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In Italian Politics, Too, It's Ladies' Day

Judith Harris (August 04, 2016)
Italy has never had a woman president, but women here are taking giant political steps. Among the most visible are Laura Boldrini, president of the Chamber of Deputies; Federica Mogherini, foreign affairs minister for the European Union (EU), Emma Bonino, former Italian foreign affairs minister; and two big-city mayors, Virginia Raggi of Rome and Chiara Appendino of Turin.


ROME -- Even as Hillary Clinton became the first woman to be a U.S. presidential candidate, the New Yorker magazine ran an article called "The Woman Card" by the influential Jill Lepore. As for Italy, this country has never had a woman president, but women are making political strides. Among the most visible are Laura Boldrini, president of the Chamber of Deputies; Federica Mogherini, foreign affairs minister for the European Union (EU), Emma Bonino, former Italian foreign affairs minister; and two big-city mayors, Virginia Raggi of Rome and Chiara Appendino of Turin. 




Admittedly, it has hardly been a picnic for any of them, any more than for their male colleagues. Boldrini has been assaulted viciously by right-wingers, all of them male, who have been extremely nasty ever since her election in 2013. At that time the daily Libero wrote: "Let's lay a shroud over the president [Boldrini] before she lays one on us." From another rightwing daily, Il Giornale, came this bizarre gripe: "Leave in peace the women strippers."



Why they would write these escapes me, but worse was to come. Subsequently Il Giornale dubbed her "the teacher," intended as belittling. From Beppe Grillo's crowd came another rude insinuation: "What would happen if you found yourself alone with Boldrini in a car?" And from Grillo himself came the observation that, "She doesn't read what I say but, what's worse, she isn't capable of understanding it." Manlio De Stefano, one of the Grillini, went further, writing, "Boldini is a zombie, a woman without dignity, who talks on TV newscasts with unworthy journalists."



Boldrini has also come under attack from the Northern League. In Oct. 2015 Gianluca Pini, a League deputy, called her "a goat" and "incapable." League boss Matteo Salvini (whose party incidentally is currently in stall mode) called her "poverina" (poor little thing) and compared her with a balloon doll.  The very worst ran on Facebook August 1, where a small-time Northern League town councilwoman at Musile di Piave, near Venice wrote that, "Laura Boldrini is to be physically eliminated." Needless to say, this became a firestorm, and the article by Tommaso Ciriaco detailing these attacks won thousands of "likes" on the web. See >>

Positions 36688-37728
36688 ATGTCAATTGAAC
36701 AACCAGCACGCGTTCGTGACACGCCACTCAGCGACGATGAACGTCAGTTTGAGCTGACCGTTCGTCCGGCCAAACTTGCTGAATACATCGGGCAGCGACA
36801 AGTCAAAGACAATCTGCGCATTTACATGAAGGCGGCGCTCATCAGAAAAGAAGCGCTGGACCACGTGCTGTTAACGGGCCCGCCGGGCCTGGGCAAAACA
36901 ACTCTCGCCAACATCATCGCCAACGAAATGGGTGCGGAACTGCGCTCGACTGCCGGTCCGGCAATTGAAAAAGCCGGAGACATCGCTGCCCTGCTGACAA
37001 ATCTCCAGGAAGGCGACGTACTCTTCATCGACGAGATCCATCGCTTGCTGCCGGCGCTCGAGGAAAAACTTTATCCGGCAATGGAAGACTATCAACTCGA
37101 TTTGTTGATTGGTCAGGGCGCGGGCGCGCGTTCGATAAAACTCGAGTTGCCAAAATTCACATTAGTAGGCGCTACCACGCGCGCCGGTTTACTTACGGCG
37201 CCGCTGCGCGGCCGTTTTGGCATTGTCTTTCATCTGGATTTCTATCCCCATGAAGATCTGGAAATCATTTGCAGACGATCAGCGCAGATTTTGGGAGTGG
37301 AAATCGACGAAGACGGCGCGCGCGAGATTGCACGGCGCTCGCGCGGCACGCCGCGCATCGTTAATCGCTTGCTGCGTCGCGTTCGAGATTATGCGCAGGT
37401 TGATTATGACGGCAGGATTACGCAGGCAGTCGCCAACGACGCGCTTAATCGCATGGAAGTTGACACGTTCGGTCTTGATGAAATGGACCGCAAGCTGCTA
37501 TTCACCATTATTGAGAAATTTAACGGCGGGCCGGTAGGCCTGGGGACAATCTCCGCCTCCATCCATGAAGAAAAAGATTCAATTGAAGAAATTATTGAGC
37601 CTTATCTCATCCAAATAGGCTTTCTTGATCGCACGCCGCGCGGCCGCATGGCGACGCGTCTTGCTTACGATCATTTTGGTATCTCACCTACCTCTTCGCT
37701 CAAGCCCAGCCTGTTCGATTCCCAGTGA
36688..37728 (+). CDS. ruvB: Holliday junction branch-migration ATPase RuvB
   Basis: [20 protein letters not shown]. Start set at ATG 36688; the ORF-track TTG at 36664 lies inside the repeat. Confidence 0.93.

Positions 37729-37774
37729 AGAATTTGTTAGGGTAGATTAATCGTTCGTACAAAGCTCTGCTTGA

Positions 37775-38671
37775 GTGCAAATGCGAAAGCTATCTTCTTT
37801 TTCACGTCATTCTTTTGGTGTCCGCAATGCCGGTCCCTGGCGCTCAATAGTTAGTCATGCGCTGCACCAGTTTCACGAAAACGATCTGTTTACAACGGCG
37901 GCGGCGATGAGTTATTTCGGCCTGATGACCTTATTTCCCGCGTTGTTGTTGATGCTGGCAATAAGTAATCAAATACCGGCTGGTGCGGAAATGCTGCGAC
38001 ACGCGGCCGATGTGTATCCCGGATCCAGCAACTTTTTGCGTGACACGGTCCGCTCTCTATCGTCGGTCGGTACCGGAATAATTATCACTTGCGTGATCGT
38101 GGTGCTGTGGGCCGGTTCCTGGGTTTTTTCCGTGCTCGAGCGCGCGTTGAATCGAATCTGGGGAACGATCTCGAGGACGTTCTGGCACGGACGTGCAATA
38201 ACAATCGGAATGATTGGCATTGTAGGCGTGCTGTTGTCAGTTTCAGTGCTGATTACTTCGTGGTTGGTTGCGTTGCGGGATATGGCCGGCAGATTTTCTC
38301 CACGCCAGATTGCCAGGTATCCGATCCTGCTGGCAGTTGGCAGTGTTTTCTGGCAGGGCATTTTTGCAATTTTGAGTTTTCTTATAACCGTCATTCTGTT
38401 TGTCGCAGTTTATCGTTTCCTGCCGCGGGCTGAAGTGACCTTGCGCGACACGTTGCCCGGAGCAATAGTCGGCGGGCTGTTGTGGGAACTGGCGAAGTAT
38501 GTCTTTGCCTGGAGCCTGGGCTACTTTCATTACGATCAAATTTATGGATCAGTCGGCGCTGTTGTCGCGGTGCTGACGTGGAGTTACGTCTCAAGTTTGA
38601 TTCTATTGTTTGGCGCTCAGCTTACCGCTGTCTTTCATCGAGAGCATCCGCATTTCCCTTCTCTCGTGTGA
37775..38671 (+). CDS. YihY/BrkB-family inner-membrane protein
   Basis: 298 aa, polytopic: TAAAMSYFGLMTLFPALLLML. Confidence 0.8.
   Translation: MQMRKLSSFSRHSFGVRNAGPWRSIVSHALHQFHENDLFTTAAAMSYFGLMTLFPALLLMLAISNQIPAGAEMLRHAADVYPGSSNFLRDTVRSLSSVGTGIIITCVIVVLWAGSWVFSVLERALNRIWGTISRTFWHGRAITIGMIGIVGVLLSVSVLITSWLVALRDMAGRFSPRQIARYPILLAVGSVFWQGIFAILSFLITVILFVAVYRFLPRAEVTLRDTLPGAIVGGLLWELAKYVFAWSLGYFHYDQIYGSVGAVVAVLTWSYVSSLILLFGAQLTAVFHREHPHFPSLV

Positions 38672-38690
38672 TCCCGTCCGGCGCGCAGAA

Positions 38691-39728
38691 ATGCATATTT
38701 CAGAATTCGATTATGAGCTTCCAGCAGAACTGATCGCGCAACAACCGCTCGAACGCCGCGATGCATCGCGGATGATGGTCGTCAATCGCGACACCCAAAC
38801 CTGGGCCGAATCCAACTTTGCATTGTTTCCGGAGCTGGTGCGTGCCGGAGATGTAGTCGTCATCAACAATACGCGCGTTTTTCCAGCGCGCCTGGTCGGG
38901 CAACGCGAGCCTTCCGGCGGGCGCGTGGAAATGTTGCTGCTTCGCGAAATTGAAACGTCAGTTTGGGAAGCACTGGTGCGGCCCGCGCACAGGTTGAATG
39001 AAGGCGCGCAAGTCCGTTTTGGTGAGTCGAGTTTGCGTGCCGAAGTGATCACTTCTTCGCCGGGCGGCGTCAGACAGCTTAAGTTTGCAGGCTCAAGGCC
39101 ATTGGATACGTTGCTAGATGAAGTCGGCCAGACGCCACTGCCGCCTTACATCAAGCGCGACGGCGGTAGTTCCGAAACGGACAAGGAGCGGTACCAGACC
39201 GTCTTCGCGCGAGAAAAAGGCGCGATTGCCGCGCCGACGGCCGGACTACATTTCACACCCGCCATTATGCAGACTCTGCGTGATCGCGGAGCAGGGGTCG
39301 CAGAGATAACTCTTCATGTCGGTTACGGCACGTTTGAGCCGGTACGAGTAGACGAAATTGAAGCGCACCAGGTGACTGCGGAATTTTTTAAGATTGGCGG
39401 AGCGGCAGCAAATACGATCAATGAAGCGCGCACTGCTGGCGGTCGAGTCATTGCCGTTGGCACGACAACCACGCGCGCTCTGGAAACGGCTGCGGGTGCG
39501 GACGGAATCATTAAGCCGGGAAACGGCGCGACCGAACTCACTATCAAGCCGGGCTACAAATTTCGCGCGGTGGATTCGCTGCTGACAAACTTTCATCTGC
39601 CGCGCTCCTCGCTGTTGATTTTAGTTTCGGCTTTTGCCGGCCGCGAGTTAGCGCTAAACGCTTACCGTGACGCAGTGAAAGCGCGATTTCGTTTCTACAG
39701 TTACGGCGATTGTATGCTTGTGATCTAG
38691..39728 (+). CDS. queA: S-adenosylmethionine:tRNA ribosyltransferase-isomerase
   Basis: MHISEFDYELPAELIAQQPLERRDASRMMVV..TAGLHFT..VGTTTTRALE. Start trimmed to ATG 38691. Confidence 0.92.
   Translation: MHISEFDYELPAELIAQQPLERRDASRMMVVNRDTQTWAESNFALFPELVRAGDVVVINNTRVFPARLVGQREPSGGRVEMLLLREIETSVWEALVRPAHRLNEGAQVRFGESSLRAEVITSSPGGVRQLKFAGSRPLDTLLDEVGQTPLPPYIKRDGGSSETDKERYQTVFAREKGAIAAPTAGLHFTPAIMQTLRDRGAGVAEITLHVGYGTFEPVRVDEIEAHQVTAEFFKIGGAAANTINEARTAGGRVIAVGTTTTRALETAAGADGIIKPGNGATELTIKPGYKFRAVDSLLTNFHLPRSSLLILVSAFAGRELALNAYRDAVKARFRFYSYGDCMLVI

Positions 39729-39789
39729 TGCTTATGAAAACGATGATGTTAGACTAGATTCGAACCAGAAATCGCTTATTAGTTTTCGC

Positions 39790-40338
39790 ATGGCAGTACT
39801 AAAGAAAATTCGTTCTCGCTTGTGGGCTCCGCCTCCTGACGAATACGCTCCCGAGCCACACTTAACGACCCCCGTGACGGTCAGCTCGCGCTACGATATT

In July 2014 Federica Mogherini was appointed by Italian Premier Matteo Renzi



Emma Bonino, 68, despite continuing her battle against cancer, remains the Grand Old Woman of Italian politics. She is a former Italian minister of foreign affairs, EU Commissioner, and founding board member of the European Council on Foreign Relations. She has also been a member of the European Parliament and an Italian senator, serving as its vice president from 2008 through 2013. During the same period she was also president of the Senate's Commission on Equal Opportunities. She has received various prizes for her work for women's rights and humanitarian causes, and in 2013 the Italy-USA Foundation gave her its prestigious America Award.



Virginia Raggi was one of the two women big-city mayors who were elected representing Beppe Grillo's Movimento Cinque Stelle (M5S), and there is little doubt that her party bosses, and they are bosses, are following her every move because this is their first trial in action. The problem is that she inherited a poisoned chalice that almost defies description. Any mayor in any country would be hard pressed to deal with her almost 8,000 city employees and with the 5,000 tons of rubbish the capital generates daily. Piles of rubbish continue this summer to litter even some of the better neighborhoods of central Rome, such as Parioli and Prati.



"In three weeks the capital will be cleaned up," she has said. And in fact on the plus side, 43% of Rome's rubbish is now differentiated, compared with under 25% just five years ago. However, apparently due to the lack of trucks, outsized rubbish, such as old sofas, broken refrigerators and even cupboards dumped into the street, is unlikely be removed until October. Even worse are the daily revelations of gigantic kickbacks and overly generously paid consultancies, currently under investigation by magistrates, which may lie behind the rubbish pile-up. Dealing with migrants, including underage unaccompanied children, is another difficult item on her agenda.



By comparison, Turin mayor Chiara Appendino, 32, who like Raggi was elected by the M5S, was handed a fairly easy task, at least at the outset in June. First, the capital of Piedmont has under 900,000 inhabitants by comparison with Rome, whose population is estimated, depending upon who's counting, to be from 3 to 5 million. In addition, the previous Turin center-left administrations led by Sergio Chiamparino) June 2001 - May 2011) and Piero Fassino (2011 - 2016), both of the Partito Democratico (PD), have not left her a heritage of scandal.



On the other hand, Turin has always been the locomotive of Italian manufacturing, beginning with Fiat, but manufacturing worldwide is in crisis as automation tends to make factory workers, even low-paid migrant workers, obsolete. Besides unemployment, a Facebook poll of the  problems she faces lists "too many migrants," to Roms, microcriminality, pollution, the neglected city outskirts, and schooling.

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